Disclosed herein too is a method of manufacturing a moldable composition comprising melt blending a moldable composition comprising an organic polymer; a filler composition comprising graphite, and boron nitride, wherein the moldable composition has an electrical resistivity greater than or equal to about 1013 ohm/sq.

DETAILED DESCRIPTION

The use of the terms “a” and “an” and “the” and similar references in the context of describing the invention (especially in the context of the following claims) are to be construed to cover both the singular and the plural, unless otherwise indicated herein or clearly contradicted by context. The modifier “about” used in connection with a quantity is inclusive of the stated value and has the meaning dictated by the context (e.g., it includes the degree of error associated with measurement of the particular quantity). All ranges disclosed herein are inclusive of the endpoints, and the endpoints are independently combinable with each other.

Disclosed herein is a moldable composition that is thermally conducting, and electrically insulating. The moldable composition comprises an organic polymer, and a filler composition comprising graphite and boron nitride, wherein the moldable composition has a bulk surface resistivity greater than or equal to about 1013 ohm/sq, while displaying a thermal conductivity greater than or equal to about 2 W/m-K. The moldable composition displays a melt flow index of about 1 to about 30 grams per 10 minutes at a temperature of 280° C. and a load of 16 kg-f/cm2 and can therefore be easily processed. The moldable composition can be advantageously molded into desirable shapes and forms, and can have a class A surface finish.

The organic polymer used in the moldable composition may be selected from a wide variety of thermoplastic resins, blend of thermoplastic resins, thermosetting resins, or blends of thermoplastic resins with thermosetting resins. The organic polymer may also be a blend of polymers, copolymers, terpolymers, or combinations comprising at least one of the foregoing organic polymers. The organic polymer can also be an oligomer, a homopolymer, a copolymer, a block copolymer, an alternating block copolymer, a random polymer, a random copolymer, a random block copolymer, a graft copolymer, a star block copolymer, a dendrimer, or the like, or a combination comprising at last one of the foregoing organic polymers. Examples of the organic polymer are polyacetals, polyolefins, polyacrylics, polycarbonates, polystyrenes, polyesters, polyamides, polyamideimides, polyarylates, polyarylsulfones, polyethersulfones, polyphenylene sulfides, polyvinyl chlorides, polysulfones, polyimides, polyetherimides, polytetrafluoroethylenes, polyetherketones, polyether etherketones, polyether ketone ketones, polybenzoxazoles, polyphthalides, polyacetals, polyanhydrides, polyvinyl ethers, polyvinyl thioethers, polyvinyl alcohols, polyvinyl ketones, polyvinyl halides, polyvinyl nitriles, polyvinyl esters, polysulfonates, polysulfides, polythioesters, polysulfones, polysulfonamides, polyureas, polyphosphazenes, polysilazanes, styrene acrylonitrile, acrylonitrile-butadiene-styrene (ABS), polyethylene terephthalate, polybutylene terephthalate, polyurethane, ethylene propylene diene rubber (EPR), polytetrafluoroethylene, fluorinated ethylene propylene, perfluoroalkoxyethylene, polychlorotrifluoroethylene, polyvinylidene fluoride, or the like, or a combination comprising at least one of the foregoing organic polymers.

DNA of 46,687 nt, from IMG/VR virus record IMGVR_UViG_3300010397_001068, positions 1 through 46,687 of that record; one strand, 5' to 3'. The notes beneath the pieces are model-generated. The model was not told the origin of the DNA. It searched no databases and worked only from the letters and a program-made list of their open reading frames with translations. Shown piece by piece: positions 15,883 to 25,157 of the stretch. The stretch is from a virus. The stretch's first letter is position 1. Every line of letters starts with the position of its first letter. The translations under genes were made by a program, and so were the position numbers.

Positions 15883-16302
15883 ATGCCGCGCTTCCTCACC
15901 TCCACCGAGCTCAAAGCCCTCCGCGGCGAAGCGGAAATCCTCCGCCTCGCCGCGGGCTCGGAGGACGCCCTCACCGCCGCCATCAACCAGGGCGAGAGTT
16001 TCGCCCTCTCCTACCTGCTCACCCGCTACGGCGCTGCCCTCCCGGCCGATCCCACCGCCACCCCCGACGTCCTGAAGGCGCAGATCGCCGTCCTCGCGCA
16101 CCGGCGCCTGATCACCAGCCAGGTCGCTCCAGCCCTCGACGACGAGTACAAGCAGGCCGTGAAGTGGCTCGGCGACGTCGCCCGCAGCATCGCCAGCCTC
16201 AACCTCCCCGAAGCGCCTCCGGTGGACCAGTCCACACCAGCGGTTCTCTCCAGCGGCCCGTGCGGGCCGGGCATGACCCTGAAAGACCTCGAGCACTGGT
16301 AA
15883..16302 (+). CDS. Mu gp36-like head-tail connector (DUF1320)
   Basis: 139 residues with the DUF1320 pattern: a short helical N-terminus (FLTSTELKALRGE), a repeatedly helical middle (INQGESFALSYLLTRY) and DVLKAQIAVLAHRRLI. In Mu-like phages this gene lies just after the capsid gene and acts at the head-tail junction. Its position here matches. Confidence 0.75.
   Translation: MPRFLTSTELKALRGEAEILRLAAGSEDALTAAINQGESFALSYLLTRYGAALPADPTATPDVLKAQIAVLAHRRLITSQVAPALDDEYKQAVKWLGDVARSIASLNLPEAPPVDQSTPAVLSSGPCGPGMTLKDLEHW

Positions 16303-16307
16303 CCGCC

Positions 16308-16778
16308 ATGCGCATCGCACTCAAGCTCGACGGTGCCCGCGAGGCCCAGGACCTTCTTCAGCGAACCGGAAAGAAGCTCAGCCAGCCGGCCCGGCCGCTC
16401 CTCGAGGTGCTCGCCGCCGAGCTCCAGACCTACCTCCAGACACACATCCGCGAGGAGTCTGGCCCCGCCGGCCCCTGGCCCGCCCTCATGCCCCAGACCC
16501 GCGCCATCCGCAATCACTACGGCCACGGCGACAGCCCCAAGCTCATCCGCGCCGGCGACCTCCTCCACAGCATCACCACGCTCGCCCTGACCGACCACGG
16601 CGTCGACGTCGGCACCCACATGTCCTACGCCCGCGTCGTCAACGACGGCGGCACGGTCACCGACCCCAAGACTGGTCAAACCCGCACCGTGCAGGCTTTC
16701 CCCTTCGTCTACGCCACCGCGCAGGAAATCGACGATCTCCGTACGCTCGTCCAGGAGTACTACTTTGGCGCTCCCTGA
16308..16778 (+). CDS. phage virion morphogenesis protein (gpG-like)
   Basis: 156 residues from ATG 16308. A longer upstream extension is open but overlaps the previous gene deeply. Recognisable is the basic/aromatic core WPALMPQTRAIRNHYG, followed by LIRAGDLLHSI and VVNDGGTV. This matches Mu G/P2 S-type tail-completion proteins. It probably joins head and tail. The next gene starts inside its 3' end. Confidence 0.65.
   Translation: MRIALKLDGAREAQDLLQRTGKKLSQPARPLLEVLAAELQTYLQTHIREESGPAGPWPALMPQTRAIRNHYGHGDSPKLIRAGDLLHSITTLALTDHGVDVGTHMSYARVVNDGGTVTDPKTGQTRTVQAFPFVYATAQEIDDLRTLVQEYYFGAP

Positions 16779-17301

Examples of blends of thermoplastic resins include acrylonitrile-butadiene-styrene/nylon, polycarbonate/acrylonitrile-butadiene-styrene, acrylonitrile butadiene styrene/polyvinyl chloride, polyphenylene ether/polystyrene, polyphenylene ether/nylon, polysulfone/acrylonitrile-butadiene-styrene, polycarbonate/thermoplastic urethane, polycarbonate/polyethylene terephthalate, polycarbonate/polybutylene terephthalate, thermoplastic elastomer alloys, nylon/elastomers, polyester/elastomers, polyethylene terephthalate/polybutylene terephthalate, acetal/elastomer, styrene-maleicanhydride/acrylonitrile-butadiene-styrene, polyether etherketone/polyethersulfone, polyether etherketone/polyetherimide polyethylene/nylon, polyethylene/polyacetal, or the like.